Tracy Manzer, a spokesperson for Speier, reported in a CNN article that approximately 80 percent of the individuals who report sexual misconduct in the U.S. Congress have chosen not to report the incident to the Office of Compliance.
On Nov. 16, the Office of Compliance released a document detailing some of the fiscal information associated with the CAA. While the data enclosed in the document doesn’t report payment information regarding specific claims, it does cite that between the years 1997 and 2017, there were more than 260 cases of recorded settlements with the Office of Compliance.
Of those cases, it is impossible to discern under which section of the CAA the violations were made, but it does say that that a “large portion” of the reported cases originate from “employing offices in the legislative branch,” which includes the House of Representatives and the Senate.
In accordance with the CAA, on the chance that the employee who filed the claim prevails in the case, the decision made may result in “monetary awards.” The Office of Compliance document reports that over the last 20 years, some $17 million have been paid.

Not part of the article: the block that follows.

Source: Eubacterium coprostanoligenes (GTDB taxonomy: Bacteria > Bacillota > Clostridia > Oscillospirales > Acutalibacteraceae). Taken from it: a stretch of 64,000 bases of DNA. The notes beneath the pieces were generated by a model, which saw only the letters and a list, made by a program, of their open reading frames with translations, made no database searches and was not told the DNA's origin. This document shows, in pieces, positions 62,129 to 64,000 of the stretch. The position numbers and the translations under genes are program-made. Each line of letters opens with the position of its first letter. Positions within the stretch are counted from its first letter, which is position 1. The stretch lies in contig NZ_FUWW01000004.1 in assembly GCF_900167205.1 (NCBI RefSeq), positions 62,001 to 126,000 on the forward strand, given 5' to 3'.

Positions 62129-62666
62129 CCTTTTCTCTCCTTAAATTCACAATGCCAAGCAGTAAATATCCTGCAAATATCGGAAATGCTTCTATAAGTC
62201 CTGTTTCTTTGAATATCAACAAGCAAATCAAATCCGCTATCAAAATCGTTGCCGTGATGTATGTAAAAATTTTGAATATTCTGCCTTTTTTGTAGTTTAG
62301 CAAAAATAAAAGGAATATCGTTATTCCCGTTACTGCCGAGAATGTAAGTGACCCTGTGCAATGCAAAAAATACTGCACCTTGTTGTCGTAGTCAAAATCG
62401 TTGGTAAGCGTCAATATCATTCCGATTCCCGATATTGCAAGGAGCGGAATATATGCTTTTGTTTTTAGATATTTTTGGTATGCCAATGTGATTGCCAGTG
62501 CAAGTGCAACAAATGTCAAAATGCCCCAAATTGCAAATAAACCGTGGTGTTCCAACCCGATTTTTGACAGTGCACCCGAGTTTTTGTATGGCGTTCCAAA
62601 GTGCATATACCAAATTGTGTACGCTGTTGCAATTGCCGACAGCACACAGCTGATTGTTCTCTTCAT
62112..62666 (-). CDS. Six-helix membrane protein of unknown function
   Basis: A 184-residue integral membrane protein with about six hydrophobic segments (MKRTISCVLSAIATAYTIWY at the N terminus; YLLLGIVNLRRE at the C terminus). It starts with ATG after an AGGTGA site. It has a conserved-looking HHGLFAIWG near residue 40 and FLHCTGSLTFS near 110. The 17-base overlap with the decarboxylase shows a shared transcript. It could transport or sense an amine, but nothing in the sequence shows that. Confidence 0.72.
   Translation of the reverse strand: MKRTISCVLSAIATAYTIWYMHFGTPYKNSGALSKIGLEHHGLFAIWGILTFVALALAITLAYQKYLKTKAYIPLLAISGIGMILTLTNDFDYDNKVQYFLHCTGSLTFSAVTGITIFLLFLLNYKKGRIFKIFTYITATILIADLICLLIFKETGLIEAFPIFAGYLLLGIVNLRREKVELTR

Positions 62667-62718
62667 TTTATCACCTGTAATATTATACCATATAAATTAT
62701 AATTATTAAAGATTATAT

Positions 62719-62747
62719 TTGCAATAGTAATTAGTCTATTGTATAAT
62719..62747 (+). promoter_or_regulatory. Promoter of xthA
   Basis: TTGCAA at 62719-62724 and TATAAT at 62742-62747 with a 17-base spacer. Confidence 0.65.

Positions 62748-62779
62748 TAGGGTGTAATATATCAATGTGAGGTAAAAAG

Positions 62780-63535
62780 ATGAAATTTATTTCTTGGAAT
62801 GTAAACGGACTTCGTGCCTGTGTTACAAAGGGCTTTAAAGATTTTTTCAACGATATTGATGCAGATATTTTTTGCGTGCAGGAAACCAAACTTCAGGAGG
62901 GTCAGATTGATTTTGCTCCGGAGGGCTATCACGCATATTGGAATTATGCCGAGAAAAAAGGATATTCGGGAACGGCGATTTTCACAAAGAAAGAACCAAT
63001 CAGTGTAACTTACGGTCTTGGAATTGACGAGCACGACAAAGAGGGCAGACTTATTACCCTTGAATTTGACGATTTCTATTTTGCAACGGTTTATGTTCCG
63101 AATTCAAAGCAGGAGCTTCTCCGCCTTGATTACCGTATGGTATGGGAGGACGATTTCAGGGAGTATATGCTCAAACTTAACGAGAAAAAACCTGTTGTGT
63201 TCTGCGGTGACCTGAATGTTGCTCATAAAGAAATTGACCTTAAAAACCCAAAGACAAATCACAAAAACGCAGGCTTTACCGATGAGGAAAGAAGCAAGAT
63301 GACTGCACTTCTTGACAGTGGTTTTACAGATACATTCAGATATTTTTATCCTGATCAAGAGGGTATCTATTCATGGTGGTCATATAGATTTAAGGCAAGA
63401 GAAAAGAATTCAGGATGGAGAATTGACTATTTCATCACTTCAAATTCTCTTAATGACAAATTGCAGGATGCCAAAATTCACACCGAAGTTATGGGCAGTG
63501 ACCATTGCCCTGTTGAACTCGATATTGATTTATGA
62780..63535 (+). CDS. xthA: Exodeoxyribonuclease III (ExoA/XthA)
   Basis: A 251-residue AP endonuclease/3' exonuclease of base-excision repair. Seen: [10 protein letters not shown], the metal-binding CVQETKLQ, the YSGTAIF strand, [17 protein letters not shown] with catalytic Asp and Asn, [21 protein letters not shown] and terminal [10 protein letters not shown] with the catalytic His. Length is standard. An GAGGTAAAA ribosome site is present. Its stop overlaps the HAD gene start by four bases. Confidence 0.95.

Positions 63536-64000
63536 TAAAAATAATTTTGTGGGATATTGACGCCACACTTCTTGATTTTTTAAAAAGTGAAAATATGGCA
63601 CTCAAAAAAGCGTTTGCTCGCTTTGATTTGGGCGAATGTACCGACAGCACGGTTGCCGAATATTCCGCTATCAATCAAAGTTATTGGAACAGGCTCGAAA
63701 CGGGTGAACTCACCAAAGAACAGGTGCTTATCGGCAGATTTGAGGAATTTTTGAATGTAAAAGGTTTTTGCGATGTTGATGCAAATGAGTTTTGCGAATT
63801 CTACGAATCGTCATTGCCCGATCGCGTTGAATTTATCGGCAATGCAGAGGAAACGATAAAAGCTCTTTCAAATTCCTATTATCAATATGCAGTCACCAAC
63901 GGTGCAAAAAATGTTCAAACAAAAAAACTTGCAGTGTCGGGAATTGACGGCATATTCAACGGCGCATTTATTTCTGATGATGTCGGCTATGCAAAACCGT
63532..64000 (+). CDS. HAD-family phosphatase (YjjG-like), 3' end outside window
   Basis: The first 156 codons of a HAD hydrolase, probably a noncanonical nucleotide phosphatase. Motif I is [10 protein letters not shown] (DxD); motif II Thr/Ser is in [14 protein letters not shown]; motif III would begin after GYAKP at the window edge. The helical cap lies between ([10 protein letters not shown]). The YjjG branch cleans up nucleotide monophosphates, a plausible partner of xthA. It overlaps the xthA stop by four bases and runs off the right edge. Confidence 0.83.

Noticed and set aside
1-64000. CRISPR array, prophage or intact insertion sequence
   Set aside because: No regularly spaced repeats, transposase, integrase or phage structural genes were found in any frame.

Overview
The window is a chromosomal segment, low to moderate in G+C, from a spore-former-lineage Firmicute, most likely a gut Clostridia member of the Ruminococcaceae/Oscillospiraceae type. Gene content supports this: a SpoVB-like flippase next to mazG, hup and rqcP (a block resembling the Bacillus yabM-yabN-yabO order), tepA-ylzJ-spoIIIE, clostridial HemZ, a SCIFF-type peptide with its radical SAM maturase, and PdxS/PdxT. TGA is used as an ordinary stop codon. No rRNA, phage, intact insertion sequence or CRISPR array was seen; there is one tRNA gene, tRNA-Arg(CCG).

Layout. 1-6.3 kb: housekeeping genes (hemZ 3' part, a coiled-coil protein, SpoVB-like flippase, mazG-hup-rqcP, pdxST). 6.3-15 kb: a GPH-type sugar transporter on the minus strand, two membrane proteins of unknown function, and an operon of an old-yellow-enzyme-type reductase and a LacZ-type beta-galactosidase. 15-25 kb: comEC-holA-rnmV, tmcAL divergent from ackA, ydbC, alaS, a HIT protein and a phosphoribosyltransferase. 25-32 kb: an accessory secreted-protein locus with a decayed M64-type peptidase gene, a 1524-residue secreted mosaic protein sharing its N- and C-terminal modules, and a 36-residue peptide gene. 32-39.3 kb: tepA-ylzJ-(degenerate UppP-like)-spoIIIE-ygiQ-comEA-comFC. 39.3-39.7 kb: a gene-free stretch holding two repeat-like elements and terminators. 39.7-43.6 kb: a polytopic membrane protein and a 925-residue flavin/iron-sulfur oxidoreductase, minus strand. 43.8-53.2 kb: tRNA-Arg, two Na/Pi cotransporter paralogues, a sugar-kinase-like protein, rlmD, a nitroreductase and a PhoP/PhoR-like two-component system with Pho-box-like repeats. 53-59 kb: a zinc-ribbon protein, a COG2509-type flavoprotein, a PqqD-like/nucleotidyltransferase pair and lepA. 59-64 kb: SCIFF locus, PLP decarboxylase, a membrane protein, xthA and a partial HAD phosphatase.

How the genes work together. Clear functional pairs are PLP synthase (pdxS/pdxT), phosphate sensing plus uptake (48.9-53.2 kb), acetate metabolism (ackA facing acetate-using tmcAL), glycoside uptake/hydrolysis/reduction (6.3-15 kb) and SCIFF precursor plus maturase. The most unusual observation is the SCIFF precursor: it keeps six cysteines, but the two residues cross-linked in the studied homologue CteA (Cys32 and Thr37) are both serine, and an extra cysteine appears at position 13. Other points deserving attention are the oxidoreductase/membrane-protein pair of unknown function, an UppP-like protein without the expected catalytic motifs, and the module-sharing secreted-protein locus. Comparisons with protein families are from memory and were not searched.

The plot thickens. I got my hands on the original legislation, as was amended in 1998. Section 415 of the bill essentially says the money used to pay for these settlements must come from the U.S. Treasury.
In other words, every time a member of the U.S. Congress commits sexual misconduct and gets fined for it, taxpayers foot the bill.
As far as the $17 million goes, that doesn’t seem like much in the grand scheme of things. But taxpayers paid over 230 percent more in the fiscal year of 2017 to settle CAA sexual misconduct than they did for environmental trust funds.
It’s time for CAA reform. The whole system designed to keep congressional employees accountable fails the very people it is designed to protect, as well as putting an unfair burden on the taxpayers that the people on Capitol Hill are supposed to be working for.
Kaylie McLaughlin is a freshman in mass communications. The views and opinions expressed in this column are those of the author and do not necessarily reflect the official policy or position of the Collegian. Please send comments to [email protected]